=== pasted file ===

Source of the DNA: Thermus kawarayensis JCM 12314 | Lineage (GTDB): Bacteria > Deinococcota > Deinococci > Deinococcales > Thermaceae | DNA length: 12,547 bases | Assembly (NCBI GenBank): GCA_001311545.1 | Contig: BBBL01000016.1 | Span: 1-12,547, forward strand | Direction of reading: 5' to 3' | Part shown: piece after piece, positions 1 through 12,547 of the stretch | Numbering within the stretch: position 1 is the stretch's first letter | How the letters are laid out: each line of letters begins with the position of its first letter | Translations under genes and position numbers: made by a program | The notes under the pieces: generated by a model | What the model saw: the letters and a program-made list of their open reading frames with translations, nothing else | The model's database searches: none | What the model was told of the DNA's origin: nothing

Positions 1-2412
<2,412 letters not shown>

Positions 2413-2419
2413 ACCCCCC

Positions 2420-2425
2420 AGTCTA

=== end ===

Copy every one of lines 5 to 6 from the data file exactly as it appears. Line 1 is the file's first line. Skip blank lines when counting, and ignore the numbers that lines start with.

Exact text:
2413 ACCCCCC

Positions 2420-2425